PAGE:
Mr Gove says the Department for Education should withdraw from developing A-levels.

"It is more important that universities are satisfied that A-levels enable young people to start their undergraduate degrees having gained the right knowledge and skills, than that ministers are able to influence content or methods of assessment," he wrote.

Lack of confidence

"I am particularly keen that universities should be able to determine subject content, and that they should endorse specifications, including details of how the subject should be assessed."

While his letter suggests current A-levels "have much to commend them", he says they "fall short of commanding the level of confidence".

Michael Gove Michael Gove suggests that the primary purpose of A-levels is for university entrance

"Leading university academics tell me that A-levels do not prepare students well enough for the demands of an undergraduate degree," he wrote.

Mrs Stacey said Ofqual has been in talks with the government about the issue for some time.

"Getting universities more involved is the right thing to do for young people," she told BBC Radio 4's Today programme.

"Our job is to make sure qualifications pass muster... we can do it better if you involve universities in the design of A-levels."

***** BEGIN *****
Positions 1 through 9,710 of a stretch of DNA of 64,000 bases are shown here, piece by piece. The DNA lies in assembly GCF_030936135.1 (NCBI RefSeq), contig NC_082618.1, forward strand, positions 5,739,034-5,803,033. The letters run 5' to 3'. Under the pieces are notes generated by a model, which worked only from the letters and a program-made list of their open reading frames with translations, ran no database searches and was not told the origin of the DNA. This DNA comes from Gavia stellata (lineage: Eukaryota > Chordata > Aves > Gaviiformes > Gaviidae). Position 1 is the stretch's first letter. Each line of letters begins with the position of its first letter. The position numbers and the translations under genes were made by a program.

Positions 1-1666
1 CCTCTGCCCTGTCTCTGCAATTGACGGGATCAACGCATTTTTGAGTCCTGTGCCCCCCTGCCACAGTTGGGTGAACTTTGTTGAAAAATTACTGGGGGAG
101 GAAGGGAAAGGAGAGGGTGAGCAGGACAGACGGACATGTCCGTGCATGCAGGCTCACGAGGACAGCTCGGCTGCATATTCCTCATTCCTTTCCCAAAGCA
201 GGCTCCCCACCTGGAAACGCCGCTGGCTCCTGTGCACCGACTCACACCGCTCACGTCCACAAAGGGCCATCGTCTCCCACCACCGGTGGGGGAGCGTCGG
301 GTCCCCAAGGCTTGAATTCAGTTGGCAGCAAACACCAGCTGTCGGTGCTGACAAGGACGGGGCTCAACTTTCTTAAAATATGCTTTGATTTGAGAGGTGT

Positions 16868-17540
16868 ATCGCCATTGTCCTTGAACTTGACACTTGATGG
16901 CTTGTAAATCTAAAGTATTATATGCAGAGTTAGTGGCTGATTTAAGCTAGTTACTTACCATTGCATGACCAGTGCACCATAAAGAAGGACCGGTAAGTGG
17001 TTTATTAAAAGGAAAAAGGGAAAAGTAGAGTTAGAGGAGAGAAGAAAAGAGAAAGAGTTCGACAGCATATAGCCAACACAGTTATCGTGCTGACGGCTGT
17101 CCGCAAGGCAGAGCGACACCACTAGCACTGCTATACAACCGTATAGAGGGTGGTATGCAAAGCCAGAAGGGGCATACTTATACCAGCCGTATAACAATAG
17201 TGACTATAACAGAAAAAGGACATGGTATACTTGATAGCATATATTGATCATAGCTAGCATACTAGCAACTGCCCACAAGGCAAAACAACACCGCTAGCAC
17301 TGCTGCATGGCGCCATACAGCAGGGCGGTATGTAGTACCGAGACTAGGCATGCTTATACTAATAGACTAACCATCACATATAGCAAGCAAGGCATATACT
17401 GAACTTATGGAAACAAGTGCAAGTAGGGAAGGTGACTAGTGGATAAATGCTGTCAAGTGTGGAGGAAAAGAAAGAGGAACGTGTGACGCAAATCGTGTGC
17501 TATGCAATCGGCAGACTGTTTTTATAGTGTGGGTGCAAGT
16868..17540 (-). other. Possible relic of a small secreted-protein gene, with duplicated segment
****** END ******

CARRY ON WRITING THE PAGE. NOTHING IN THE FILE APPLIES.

But NUT general secretary Christine Blower criticised the plans as another "top-down initiative".

'Disappointed'

"Yet again we see top down initiatives being brought into schools regardless of what the teaching profession may think.

"The NUT is very disappointed that Michael Gove has approached Ofqual without consulting the profession as well."

Start Quote

This sounds like a quick fix gimmick from Michael Gove”

End Quote Dr Mary Bousted ATL teachers' union

Mary Bousted, leader of the ATL teachers' union, accused the government of acting on a "whim" rather than on evidence.

"Of course universities have a useful role to play in deciding what should be tested at A level, but A levels need to test more than just the ability to go to university," said Dr Bousted.

There was also caution from the leader of the private school group, the Headmasters' and Headmistresses' Conference.

"Michael Gove is right to want university input into the much-needed review of A levels, but it would be most unwise to give universities total control," said Peter Hamilton, chairman of the group's academic policy committee.